The big Horse and the little Pony Troy Bilt rototillers

When working on a farm (or anywhere else for that matter) it’s handy to be handy. Being able to do things yourself not only saves you money, but it can also save time.

I was out tilling the corn garden. After waiting so long for the weather to warm up and the soil to dry out, I’ve been anxious to get the ground preped so that I can plant the sweet corn. There are only so many months that I can grow corn, the corn takes a certain length of time to mature enough to eat and I’m running out of time to get seed in the ground. So I was very happy to be able to get out and chew up some ground with the large rototiller, a Troy Bilt Horse. It’s a great piece of machinery, and is so easy to use.

The sun was out, the ground was soft and dark, I had a few chickens running loose, following to grab up the occasional worm. And all of a sudden, what’s that? A loud grinding noise coming from the ’tiller!

The big Horse with a hanging pulley rope and ready for surgery

I shut the thing down and noticed that the pulley rope (this ’tiller is a pull start) was hanging. I gave it a pull and sure enough it was a no go. Looking in, I could see that the cord had come loose and snarled on the pulley. What to do?

I’ve never worked on this type of equipment aside from opening up the air intake for the carburator and shooting starter fluid in the thing. I took a look at the front and fortunately the pulley housing is just held on with screws. I got a screwdriver from the tool shed and opened her up. Then it was off to the internet to figure out how to deal with this situation.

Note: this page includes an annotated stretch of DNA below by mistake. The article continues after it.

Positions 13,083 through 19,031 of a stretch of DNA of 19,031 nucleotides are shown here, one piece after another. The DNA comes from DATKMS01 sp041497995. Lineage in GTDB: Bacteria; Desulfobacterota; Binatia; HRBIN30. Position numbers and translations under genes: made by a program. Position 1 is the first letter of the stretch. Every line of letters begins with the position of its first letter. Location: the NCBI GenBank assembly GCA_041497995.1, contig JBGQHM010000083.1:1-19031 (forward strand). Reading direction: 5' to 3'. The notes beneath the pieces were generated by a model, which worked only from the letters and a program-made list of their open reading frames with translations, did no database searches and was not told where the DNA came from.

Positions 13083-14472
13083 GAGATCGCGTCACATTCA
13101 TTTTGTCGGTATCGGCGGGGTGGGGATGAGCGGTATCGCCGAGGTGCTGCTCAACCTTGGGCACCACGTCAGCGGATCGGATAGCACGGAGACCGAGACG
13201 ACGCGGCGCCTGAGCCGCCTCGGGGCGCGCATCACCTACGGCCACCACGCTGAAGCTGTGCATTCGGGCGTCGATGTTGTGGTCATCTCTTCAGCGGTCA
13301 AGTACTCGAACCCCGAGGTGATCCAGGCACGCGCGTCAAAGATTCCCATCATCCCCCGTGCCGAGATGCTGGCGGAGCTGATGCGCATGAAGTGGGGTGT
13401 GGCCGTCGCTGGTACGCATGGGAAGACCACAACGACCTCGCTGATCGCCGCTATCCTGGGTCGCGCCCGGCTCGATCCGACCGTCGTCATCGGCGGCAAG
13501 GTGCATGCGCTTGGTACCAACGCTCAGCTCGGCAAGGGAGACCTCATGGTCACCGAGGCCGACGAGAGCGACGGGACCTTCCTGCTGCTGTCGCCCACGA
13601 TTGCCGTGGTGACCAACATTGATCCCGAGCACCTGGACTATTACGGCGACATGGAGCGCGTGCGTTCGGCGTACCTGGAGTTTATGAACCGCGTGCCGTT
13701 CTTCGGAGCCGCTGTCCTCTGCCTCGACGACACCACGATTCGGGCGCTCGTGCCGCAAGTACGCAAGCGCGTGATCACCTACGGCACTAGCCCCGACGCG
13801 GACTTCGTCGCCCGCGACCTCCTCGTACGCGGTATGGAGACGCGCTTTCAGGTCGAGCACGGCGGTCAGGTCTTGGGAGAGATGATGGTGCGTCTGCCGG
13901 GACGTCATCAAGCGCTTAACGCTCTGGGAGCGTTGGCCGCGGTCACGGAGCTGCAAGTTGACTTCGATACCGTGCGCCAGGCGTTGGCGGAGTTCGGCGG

The rope back on the pulley

Back to the greenhouse, where I’d set the pulley and housing on a work bench so it’d be easier to work on. I was able to get the cord unsnarled and wound back on the pulley, then went back out and installed the pulley/housing back on the front of the ’tiller. The cord still hangs as it won’t completely retract. I’m thinking that the spring is getting worn out and will have to be replaced. Not suprising as this ’tiller is a 1979 model. I had to have work done on it before we could use it this spring (carburator), and then one of the tires developed a fatal crack so it was off to Les Shwab for new tires. Nothing lasts forever…..

If I had waited for the repair to be done at the shop in Molalla, where I usually have work on the ’tillers done, I would have had to wait untill Tuesday as they’re closed on Mondays. It also would have cost some money, although probably not much.

As it was, a few minutes on the net and about an hour to take the thing off, wrestle with the cord, and reinstall and I was back up and running and finished the tilling I had planned and a second area that I hadn’t thought I’d get to that day.

The layer hens after getting off work in the hen house relax in the freshly tilled earth, scratching, dusting, foraging.

The layer hens after getting off work in the hen house relax in the freshly tilled earth, scratching, dusting, foraging.

The ’tiller will have to go back into the shop sometime this summer. That grinding noise I heard? It was a gear being stipped. But that can wait till all the tilling’s done. I hope…..

Stripped starter gear on the Horse

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